It’s also important to note that you won’t lose XP or cash by letting your friends help out. In fact, when it comes to resupply missions, you might actually end up earning more XP than you would solo. If your resupply mission requires you to pick up sacks of supplies, there will be enough sacks for everyone in your posse. Not only will you get rewarded XP for delivering your sack of supplies, but you’ll be rewarded for everyone else’s as well. On these particular supply runs, you’ll be earning up to four times the XP you would if you did them alone (and more than that if you run a large posse).

And you don’t have to share your money either. If you make a delivery that’s worth $150, you will keep all $150 for yourself as the leader of the posse. Everyone who helps will get half the payout, or $75 per person. When you’re making the $625 deliveries (and you will be if you see this profession through to the end), everyone who helps you will earn $312.50. So you should let your friends help you out, and you should help them out as well. You’ll be surprised at how fast your money will accumulate.

Upgrade your camp

Red Dead Redemption 2 Camp

There are several upgrades you can make to your camp, though not all of them will be useful. A couple in particular, however, are essential, and you should buy them as fast as you possibly can to maximize your earning potential.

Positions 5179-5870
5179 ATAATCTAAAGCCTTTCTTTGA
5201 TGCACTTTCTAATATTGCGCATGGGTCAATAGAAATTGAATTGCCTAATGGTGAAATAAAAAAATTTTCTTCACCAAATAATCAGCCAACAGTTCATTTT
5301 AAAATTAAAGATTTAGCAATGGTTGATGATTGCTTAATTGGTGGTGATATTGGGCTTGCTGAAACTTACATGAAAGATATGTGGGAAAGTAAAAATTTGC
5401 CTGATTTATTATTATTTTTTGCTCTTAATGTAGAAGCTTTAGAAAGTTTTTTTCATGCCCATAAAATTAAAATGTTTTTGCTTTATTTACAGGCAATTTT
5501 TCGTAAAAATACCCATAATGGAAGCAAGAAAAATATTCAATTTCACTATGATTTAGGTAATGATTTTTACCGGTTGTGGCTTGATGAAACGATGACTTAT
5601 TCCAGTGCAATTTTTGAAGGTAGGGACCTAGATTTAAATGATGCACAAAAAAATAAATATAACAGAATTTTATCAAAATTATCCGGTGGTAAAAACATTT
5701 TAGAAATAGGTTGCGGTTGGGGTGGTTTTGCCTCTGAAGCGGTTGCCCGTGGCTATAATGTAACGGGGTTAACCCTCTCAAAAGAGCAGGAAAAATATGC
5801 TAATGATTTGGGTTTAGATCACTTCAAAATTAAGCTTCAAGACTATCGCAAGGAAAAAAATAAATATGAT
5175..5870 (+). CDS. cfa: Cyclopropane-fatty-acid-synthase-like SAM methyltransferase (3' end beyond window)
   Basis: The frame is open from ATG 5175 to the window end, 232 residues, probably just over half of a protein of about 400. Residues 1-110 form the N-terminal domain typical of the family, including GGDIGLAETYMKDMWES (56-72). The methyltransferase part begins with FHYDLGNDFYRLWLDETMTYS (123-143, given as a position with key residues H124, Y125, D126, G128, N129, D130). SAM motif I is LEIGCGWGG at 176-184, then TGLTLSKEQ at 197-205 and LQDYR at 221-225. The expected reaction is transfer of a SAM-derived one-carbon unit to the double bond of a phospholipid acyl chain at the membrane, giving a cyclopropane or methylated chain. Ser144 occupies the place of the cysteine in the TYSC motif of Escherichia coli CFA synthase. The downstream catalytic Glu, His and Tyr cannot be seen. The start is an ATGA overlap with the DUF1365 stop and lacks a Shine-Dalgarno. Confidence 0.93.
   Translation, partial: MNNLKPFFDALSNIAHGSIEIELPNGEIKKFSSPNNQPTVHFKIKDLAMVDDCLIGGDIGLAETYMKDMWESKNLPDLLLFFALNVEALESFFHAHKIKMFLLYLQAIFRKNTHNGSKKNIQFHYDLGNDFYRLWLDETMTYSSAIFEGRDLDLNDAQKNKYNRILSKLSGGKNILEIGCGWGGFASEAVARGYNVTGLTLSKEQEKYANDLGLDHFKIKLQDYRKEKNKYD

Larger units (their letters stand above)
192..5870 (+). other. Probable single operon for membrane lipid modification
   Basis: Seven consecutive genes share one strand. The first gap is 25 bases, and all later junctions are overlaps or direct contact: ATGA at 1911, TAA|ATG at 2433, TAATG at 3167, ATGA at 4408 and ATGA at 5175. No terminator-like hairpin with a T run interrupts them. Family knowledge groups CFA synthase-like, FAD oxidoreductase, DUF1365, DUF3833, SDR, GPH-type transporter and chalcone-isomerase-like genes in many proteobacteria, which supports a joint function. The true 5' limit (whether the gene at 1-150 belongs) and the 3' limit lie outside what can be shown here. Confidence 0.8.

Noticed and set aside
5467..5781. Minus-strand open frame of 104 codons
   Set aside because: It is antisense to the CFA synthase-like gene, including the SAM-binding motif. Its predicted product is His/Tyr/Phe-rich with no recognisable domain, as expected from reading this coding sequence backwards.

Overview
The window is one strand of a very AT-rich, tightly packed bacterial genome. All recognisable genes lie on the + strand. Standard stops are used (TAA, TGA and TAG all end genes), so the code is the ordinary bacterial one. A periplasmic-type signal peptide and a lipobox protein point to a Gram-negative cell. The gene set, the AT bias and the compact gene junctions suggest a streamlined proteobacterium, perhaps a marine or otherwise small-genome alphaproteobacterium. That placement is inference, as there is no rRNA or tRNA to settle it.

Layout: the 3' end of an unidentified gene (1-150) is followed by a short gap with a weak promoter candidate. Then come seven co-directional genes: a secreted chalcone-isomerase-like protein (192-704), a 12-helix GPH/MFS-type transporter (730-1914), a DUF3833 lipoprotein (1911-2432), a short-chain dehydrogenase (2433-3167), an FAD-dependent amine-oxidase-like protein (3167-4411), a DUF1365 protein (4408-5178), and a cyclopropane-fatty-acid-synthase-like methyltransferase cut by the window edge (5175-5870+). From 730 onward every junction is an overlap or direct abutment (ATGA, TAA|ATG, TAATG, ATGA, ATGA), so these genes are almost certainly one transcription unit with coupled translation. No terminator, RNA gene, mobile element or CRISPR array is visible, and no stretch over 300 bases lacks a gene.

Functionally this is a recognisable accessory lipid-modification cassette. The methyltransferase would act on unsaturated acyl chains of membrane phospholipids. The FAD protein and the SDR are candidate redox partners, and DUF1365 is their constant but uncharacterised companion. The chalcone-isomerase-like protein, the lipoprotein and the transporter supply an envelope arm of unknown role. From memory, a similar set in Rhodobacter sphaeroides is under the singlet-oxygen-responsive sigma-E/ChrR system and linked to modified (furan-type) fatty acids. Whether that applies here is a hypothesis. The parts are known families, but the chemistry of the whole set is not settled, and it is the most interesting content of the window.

I’ve created a full guide to camp upgrades, so read that if you want all the juicy details. For the TL;DR version:, buy the Large Delivery Wagon and the Fast Travel Post. If you play solo a lot, you’ll also probably find the Hunting Wagon to be useful. Some of the other upgrades might also be useful, but you can read more about those in the full upgrade guide.

Sell your goods and make tons of that Red Dead money

Red Dead Redemption 2 Thieves Landing Delivery

When that Goods bar reaches 100, you’re ready for a serious payday — if you own the Large Delivery Wagon, that is.

If you can’t afford to upgrade your wagon and you are running small or medium deliveries (25 and 50 units, respectively), you should always pick local delivery. The route will be shorter and safer, and the additional payout for doing a long-distance run is usually not worth the hassle. However, if you have upgraded to the Large Delivery Wagon, you should do the long-distance deliveries.

The base price for 100 units of goods is $500. If you sell to a distant buyer, however, that becomes $625. If you have your posse around for protection, the additional $125 is really hard to turn down. Just be prepared to be griefed by other posses.